Know your lens. Test and see.
2> The aspect ratio of depth to width of a pin hole effects diffusion distortion as light bends around its edge. A 10mm lens at F22.0 has a very fine narrow pinhole, where the depth of the diaphragm metal becomes a significant factor. The light here is kind of traveling through a tunnel, instead of a fine bladed hole. On a 1000mm Lens, the actual diaphragm at F22.0 is quite a bit larger in diameter than the 10mm’s and is more of a hole in a thin blade than a tunnel.
3> As we stop down, the amount of lens glass used to create the image shrinks from most of the lens, to a very tiny bit of glass in the center. Any imperfections in this small bit of glass get exaggerated in some form of distortion. Even a piece of dust on the lens, at F8.0 is unnoticeable, and at F32.0 can be quite the blurry eye sore.
4> Aberration, or more properly chromatic aberration, is the nature of light to refract differently based on its wave length and so focus at a different point. Red light, passing through a lens, will focus at a plain different from Blue light. As the focus point is narrowed by opening up your F Stop, the point of focus between the different colors of light become significant and create a blurring effect on your sensor.
5> Coma is an effect where points of light become big, and bigger masses of blurred lights. This effect occurs at large apertures. It can be disconcerting. Or you may like it in some shots.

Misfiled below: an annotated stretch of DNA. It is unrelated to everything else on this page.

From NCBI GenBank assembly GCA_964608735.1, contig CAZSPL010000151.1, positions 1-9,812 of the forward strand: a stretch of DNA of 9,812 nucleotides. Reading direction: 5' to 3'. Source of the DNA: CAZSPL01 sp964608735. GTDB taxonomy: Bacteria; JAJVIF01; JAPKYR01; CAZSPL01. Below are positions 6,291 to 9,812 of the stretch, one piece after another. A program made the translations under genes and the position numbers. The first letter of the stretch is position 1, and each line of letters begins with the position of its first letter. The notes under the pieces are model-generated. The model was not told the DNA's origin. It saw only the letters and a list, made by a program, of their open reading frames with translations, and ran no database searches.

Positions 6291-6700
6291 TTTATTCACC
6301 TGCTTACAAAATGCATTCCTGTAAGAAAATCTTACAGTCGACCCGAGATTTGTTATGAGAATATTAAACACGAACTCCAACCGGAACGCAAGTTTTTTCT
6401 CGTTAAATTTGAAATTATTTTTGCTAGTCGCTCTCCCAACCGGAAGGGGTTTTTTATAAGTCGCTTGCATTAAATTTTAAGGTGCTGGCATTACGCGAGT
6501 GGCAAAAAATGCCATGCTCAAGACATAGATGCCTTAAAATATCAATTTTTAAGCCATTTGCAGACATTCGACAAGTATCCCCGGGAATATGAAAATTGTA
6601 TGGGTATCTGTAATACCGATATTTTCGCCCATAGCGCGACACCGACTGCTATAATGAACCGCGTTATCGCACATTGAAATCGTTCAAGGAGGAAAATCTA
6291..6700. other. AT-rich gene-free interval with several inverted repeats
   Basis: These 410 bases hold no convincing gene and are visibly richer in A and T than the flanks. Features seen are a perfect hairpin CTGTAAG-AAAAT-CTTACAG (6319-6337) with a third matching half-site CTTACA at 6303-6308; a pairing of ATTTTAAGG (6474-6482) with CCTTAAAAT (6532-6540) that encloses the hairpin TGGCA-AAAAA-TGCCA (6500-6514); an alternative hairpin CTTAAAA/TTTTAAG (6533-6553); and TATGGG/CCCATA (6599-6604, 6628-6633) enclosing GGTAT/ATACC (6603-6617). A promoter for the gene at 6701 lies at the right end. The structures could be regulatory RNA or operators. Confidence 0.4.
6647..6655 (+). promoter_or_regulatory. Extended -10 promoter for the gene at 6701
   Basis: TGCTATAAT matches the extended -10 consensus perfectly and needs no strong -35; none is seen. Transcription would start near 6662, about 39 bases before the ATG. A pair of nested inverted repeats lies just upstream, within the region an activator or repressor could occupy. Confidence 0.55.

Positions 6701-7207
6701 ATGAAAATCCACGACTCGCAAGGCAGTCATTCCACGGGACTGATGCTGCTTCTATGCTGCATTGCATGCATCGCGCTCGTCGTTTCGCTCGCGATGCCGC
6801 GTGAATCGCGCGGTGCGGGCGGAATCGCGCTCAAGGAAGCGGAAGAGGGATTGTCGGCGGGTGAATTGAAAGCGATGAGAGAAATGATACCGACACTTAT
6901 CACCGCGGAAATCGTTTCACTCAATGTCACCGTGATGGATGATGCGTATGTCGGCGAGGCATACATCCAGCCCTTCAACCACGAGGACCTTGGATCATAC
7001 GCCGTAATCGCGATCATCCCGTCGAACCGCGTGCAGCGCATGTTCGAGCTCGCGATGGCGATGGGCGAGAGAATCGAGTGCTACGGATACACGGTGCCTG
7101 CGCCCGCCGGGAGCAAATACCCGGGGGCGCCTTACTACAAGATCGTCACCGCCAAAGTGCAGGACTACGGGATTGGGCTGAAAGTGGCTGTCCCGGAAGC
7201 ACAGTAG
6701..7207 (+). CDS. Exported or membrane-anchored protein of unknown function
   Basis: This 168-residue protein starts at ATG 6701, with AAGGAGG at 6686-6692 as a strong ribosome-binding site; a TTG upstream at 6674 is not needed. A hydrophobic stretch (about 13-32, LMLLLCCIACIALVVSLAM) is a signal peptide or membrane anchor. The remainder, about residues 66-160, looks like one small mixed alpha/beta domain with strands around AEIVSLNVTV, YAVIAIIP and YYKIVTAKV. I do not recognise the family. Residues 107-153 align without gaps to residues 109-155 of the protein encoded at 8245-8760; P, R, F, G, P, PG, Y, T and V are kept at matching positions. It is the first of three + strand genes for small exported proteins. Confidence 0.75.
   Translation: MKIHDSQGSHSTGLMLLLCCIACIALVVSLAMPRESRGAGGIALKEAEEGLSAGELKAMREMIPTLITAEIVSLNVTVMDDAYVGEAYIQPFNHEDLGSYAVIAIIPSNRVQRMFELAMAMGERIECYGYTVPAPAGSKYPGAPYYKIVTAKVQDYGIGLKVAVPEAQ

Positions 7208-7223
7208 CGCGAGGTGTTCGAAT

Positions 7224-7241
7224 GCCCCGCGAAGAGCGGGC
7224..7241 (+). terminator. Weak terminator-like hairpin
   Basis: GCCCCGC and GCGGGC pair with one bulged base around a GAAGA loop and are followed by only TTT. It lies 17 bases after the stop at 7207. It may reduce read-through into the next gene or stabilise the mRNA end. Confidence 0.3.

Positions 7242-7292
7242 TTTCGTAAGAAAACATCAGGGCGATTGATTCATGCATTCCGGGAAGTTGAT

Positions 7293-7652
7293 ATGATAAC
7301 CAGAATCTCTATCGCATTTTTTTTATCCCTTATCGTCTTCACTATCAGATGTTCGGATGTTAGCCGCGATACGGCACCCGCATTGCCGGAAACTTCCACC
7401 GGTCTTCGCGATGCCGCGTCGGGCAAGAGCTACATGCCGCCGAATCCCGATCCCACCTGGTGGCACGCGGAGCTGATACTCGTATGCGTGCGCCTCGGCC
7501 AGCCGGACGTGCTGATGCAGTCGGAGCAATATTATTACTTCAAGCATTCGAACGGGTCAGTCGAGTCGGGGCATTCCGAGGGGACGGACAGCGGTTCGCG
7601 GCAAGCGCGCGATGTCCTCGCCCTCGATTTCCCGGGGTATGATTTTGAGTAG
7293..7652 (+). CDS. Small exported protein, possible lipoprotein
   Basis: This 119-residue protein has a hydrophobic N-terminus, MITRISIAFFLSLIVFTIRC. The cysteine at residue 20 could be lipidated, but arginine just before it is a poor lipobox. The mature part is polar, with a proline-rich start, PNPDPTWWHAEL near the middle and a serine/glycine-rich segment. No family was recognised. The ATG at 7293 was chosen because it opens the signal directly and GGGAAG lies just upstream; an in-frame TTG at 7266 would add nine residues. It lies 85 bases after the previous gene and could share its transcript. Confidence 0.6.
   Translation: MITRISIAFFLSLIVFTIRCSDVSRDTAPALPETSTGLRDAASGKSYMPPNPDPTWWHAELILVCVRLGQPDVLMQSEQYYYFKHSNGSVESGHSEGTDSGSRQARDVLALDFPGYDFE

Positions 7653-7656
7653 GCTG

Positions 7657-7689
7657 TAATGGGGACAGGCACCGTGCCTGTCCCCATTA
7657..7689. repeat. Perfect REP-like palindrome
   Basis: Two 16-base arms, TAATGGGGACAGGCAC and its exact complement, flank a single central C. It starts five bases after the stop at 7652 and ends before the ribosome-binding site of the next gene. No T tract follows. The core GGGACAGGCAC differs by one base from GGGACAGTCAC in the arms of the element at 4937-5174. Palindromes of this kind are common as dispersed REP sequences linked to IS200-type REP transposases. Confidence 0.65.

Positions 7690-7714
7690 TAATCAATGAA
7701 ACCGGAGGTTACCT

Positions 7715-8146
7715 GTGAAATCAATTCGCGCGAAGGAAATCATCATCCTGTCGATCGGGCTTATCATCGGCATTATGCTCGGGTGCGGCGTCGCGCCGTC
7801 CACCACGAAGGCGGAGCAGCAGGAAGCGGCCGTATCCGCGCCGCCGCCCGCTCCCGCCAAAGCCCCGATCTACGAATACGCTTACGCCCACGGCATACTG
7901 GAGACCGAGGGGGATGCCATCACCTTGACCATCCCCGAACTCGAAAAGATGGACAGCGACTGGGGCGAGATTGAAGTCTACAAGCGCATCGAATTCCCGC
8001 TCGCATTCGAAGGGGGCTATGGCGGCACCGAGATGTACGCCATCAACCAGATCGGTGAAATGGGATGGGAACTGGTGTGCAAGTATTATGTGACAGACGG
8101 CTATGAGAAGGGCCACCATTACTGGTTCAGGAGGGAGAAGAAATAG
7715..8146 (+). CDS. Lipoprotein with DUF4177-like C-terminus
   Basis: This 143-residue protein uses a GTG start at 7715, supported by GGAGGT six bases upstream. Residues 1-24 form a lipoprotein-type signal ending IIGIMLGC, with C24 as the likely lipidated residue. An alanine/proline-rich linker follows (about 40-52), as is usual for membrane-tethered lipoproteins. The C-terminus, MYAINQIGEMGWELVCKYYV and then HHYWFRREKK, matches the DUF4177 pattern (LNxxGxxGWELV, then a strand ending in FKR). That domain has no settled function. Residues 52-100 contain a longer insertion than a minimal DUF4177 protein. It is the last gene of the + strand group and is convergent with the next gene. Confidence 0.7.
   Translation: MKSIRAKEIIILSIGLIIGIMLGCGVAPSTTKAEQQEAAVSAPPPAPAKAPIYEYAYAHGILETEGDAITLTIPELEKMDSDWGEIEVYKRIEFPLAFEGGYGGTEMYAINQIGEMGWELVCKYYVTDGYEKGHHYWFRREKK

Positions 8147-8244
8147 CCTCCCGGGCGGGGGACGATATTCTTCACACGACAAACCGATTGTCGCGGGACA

6> Bokeh is an Anglicization of a Japanese word “boke” which means fuzzy. Many times we like to open a lens up, creating a thin DOF to isolate our subjects. Bokeh is the fuzziness in the places that are out of focus.
The number of blades in the diaphragm affect the shape of the blurred images. Many people prefer more blades as having a more perfect Bokeh.
Remember, when obtaining Bokeh, you are creating Chromatic Aberrations and Coma.
The in and out of focus area is itself a kind of visual distortion.
Also, your point of focus may be razor-thin.
As this DOF narrows, the actual area in focus may not be quite so flat either. The in focus area may be kind of more noticeably spherical.
This makes focusing often quite difficult at wide apertures.
7> How big must your final product be?
Distortion visible on an 8×12 print may be imperceptible on a 2×3. Scale counts.
Factors here include the ratio of your sensor size to final product, the absolute size of your final product and the intended range of viewing distances.
The long and the short of it is, if you require ultimate sharpness, most lenses must be shot within about an F 5.6 to F 11.0 range. Perhaps a bit narrower even. As a rule of thumb, you must stop down or open up a few stops from the maximums of any given lens.
Really though, you need to shoot and test your equipment in a controlled environment and learn what works how for you when.
Maybe a bit of softness makes your model’s skin or hair render a touch better. Maybe a touch of razor sharpness brings out her eyes?
Testing was done using:
Comment to discuss, so we may learn from your thoughts, experiences, opinions and questions.